I care deeply about mental health in academia (and have blogged about it in the past, including here and here and here). Given that, I was really interested when a recent paper by Evans et al. came out on graduate student mental health. However, when I read it, two things stood out to me: it didn’t mention IRB approval, and the most striking conclusion – that graduate students experience anxiety and depression at 6x the rate of the general population – is not supported by the study. The key messages of this blog post are:
- the authors did have IRB approval to do this work, but Nature Biotechnology did not know that when they published the study. The editor of Nature Biotechnology claims that, since they published this in their Career & Recruitment section, it is not a research article and therefore didn’t require peer review or questions about IRB. This is problematic, as the study is clearly written and presented as presenting new findings, and journals have a responsibility to ensure ethical oversight of work they publish.
- While the Evans et al. paper claims “Our results show that graduate students are more than six times as likely to experience depression and anxiety as compared to the general population,” that claim is not supported by their study. Their survey was not a representative sample of the graduate student body (it was a voluntary survey, distributed via social media and email), but they compare it to a representative survey of the general population to get the 6x statistic.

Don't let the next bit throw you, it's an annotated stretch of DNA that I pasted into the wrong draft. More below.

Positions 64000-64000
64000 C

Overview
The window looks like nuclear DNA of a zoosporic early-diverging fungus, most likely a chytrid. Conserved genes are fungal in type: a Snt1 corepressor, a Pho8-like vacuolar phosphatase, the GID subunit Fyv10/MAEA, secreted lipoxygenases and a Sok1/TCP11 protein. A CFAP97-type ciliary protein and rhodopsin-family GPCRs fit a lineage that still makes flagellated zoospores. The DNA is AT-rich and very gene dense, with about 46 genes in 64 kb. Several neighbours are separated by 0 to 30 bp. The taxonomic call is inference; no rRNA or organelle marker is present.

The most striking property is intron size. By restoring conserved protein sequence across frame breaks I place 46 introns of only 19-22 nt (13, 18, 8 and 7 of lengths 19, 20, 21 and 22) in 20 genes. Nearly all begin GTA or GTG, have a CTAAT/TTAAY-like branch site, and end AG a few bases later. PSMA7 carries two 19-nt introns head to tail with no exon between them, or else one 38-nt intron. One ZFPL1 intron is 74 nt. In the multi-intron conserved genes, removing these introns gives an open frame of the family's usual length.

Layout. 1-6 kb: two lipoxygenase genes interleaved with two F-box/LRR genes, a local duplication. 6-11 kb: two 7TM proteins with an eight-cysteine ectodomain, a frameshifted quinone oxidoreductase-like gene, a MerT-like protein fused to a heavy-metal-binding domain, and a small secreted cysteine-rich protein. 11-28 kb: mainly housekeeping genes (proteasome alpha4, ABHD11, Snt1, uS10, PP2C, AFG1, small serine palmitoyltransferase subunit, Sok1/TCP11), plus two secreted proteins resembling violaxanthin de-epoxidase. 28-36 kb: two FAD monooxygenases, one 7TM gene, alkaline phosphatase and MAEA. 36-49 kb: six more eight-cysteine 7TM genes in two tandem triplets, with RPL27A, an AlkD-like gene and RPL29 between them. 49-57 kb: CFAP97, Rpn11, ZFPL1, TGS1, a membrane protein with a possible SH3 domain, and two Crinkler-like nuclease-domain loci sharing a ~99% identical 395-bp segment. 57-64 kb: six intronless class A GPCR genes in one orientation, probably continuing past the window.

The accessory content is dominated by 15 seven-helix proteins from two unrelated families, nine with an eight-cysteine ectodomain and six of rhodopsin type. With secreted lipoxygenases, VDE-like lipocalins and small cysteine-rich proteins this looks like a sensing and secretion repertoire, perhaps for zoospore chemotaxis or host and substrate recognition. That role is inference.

Again, I want to be clear: the authors did have IRB approval for the work, but I only know that because I wrote the authors directly (after being dissatisfied with the responsiveness at Nature Biotechnology), and Nature Biotechnology did not know they had IRB approval when they published the study. In addition, this study does not provide evidence that grad students are six times as likely as the general population to experience depression and anxiety.
Graduate student mental health is really important, so we need to get as accurate a picture as we can of the current situation regarding graduate student mental health. As discussed below, a study (by Levecque et al.) with a more carefully controlled comparison group found a 2.4 increase in risk in graduate students compared to the highly educated general population. This is definitely something that is still a problem and that still needs to be addressed, but it’s not a 6 times greater risk.
To expand on these points more:
As I said above, one thing that stood out to me immediately when I read the paper was that it didn’t include information about IRB approval. Part of why this stood out to me was because they used the PHQ-9 survey; this is a standard screening for depression, but its last question can lead to a higher level of IRB scrutiny. I know this from personal experience, as Michigan’s IRB had concerns about it being included in our survey of mental health in Intro STEM students, leading us to remove it.